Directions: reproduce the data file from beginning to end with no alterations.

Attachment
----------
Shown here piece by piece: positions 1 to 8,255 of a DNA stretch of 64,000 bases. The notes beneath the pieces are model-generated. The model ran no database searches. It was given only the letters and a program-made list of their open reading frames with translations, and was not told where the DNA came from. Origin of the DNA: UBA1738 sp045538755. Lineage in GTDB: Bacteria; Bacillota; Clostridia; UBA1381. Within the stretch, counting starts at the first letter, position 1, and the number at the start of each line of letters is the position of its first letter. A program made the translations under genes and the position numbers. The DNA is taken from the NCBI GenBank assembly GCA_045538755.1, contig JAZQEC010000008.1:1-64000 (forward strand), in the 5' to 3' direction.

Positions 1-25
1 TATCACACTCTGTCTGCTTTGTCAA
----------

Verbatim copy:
Shown here piece by piece: positions 1 to 8,255 of a DNA stretch of 64,000 bases. The notes beneath the pieces are model-generated. The model ran no database searches. It was given only the letters and a program-made list of their open reading frames with translations, and was not told where the DNA came from. Origin of the DNA: UBA1738 sp045538755. Lineage in GTDB: Bacteria; Bacillota; Clostridia; UBA1381. Within the stretch, counting starts at the first letter, position 1, and the number at the start of each line of letters is the position of its first letter. A program made the translations under genes and the position numbers. The DNA is taken from the NCBI GenBank assembly GCA_045538755.1, contig JAZQEC010000008.1:1-64000 (forward strand), in the 5' to 3' direction.

Positions 1-25
1 TATCACACTCTGTCTGCTTTGTCAA